Do you feel burning or sharp pain in your bladder or urethra along with frequent and painful urination?
Urinary tract infections (UTI) may affect any part of the urinary system. It includes kidneys, ureters, bladder and urethra. However, most of the urinary tract infections involve the bladder and urethra only. It is found that women are more prone to urinary tract infections than men. Treatment at the early stage of the infection is helpful, if neglected the infection may spread to kidneys and prove to turn complicated. Urinary tract infections are treated with antibiotics, but prevention is considered as preceding all treatments.
Urinary tract infections occur when bacteria enters the urinary tract through the urethra. When the infection spreads to the bladder it is called cystitis, and when it spreads to urethra it is called as urethritis. Sexual intercourse with multiple partners as well as sexually transmitted diseases may cause urinary tract infections.
Patients with urinary tract infections experience strong and persistent urge to urinate. There is a severe burning sensation when urinating. The color of the urine may turn red, bright pink or cola coloured, which confirms the presence of blood in urine. However, the symptoms may differ with the type urinary tract infection. Of kidneys, the symptoms include fever, nausea and vomiting, shaking and chills, upper back and side (flank) pain. Of Bladder, the symptoms include pelvic pressure, discomfort in the abdomen, frequent urination and blood in urine. Of urethra, the symptoms are evident as burning sensation during urination.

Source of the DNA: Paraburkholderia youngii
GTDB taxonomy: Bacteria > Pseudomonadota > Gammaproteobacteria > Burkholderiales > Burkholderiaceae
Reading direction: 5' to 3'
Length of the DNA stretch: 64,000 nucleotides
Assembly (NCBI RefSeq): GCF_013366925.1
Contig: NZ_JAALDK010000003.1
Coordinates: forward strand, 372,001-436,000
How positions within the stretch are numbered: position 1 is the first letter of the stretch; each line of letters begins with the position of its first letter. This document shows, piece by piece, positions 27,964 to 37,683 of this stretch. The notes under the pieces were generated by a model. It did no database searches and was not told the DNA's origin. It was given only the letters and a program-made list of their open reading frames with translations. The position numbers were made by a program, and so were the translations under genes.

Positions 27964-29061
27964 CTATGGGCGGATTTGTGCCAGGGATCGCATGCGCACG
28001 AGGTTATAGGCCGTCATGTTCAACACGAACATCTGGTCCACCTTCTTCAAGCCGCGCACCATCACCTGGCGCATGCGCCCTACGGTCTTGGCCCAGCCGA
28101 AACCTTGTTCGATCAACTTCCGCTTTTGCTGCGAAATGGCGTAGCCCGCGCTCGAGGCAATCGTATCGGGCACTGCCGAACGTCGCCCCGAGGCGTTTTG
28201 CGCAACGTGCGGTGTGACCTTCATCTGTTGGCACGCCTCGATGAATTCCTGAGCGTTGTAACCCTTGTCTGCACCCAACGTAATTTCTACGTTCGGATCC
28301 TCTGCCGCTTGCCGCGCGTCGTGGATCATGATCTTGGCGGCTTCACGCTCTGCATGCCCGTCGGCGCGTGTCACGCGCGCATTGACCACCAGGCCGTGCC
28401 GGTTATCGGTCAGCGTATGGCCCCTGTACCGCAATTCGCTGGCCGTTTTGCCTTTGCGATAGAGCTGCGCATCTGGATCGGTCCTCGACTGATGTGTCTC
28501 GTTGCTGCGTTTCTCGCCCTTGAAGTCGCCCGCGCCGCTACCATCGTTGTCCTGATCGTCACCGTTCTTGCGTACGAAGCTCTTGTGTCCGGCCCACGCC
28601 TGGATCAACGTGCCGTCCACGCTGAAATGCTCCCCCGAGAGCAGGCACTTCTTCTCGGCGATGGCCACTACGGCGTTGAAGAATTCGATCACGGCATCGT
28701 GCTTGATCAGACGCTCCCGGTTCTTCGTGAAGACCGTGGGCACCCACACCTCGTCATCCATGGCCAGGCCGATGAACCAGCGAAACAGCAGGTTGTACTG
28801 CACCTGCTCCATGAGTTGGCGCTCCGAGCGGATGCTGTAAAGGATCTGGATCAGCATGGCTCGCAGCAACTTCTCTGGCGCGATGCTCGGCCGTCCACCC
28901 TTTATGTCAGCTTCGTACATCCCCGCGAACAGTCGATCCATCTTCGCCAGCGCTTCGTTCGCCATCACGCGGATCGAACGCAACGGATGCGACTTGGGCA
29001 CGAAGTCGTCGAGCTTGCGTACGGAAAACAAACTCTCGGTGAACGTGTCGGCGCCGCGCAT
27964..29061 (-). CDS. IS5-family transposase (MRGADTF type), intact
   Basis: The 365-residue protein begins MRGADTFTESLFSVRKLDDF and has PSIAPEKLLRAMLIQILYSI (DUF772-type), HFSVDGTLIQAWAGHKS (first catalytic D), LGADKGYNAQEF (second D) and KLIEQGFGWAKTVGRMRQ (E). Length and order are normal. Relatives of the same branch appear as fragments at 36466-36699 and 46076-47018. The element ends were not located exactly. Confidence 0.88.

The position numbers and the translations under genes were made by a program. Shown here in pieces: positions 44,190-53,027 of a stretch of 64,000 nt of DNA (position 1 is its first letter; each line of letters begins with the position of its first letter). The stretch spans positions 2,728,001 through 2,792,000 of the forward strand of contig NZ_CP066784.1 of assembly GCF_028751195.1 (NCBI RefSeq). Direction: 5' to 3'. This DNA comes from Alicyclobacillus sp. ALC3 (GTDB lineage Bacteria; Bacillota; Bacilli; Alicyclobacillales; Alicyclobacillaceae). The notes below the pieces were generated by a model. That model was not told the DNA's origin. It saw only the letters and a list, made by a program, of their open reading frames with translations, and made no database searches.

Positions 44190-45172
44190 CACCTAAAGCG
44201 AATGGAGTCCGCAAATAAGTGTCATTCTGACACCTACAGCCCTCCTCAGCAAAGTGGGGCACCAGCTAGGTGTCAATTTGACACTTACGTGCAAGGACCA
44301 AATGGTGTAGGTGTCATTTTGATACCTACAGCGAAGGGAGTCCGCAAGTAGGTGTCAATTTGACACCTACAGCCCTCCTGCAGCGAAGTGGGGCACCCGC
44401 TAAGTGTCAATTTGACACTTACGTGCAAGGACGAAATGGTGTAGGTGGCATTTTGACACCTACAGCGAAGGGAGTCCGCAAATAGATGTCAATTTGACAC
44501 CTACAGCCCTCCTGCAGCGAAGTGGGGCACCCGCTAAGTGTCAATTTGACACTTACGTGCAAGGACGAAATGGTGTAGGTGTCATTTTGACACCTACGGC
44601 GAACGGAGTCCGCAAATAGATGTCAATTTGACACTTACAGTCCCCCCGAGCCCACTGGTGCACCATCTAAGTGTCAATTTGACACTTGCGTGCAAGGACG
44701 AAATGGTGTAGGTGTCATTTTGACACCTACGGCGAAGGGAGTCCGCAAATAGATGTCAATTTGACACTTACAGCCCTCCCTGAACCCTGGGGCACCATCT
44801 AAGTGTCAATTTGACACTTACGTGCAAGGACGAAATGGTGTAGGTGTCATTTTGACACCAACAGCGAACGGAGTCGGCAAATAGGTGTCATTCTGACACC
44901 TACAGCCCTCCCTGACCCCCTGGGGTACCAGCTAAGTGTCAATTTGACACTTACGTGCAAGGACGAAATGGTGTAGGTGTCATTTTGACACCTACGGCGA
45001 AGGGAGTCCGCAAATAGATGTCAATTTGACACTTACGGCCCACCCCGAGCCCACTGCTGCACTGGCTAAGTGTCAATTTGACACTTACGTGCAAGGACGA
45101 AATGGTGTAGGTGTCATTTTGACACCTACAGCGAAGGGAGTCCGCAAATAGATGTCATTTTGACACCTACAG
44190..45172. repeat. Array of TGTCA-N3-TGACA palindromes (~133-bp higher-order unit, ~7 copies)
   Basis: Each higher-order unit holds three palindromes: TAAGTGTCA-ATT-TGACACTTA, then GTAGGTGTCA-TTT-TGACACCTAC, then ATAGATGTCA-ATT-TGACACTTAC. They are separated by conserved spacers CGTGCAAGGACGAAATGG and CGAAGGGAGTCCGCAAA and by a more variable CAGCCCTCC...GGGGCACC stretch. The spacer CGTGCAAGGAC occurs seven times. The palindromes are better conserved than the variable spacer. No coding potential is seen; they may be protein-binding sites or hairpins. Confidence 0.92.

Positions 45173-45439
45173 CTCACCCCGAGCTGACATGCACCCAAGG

RISK FACTORS AND COMPLICATIONS
The risk of urinary tract infections is always there in women with shorter urethra, which helps the bacteria to reach the bladder, easily. Women who are sexually active, having multiple partners and using spermicidal agents are also at the risk of urinary tract infections. With estrogen decline in the post menopause stage, women become greatly vulnerable to urinary tract infections.
The complications of urinary tract infections are evident as their occurrence again and again in some men and women. In the advanced stage, urinary tract infection may cause severe damage to the kidneys. In pregnant women, urinary tract infections may lead to birth of low weight and premature infants. Urinary tract infections may also lead to urethral narrowing (stricture) in men, and sepsis, where the infection moves from urinary tract to kidneys.
TESTS AND DIAGNOSIS
On a visit to the doctor, questions posed may relate to frequency of urination, color of the urine, irritation and pain in the bladder and lower abdomen region. The doctor may advise for analyzing urine. This will help the doctor to know about the growth of bacteria in the urinary tract and bladder. On confirmation of the urinary tract infection, the doctor may advise for advanced tests that include computerized tomography (CT) scan and magnetic resonance imaging (MRI). Sometimes, the doctor may perform a cystoscopy which uses a long tube with lens to see the inside of urethra and bladder.
TREATMENTS AND DRUGS
The doctor prescribes antibiotics for mild to severe cases of urinary tract infection (UTI). Pain relievers are prescribed for the treatment of bladder and lower abdominal pain. Vaginal estrogen therapy may be recommended for post-menopausal women with urinary tract infections.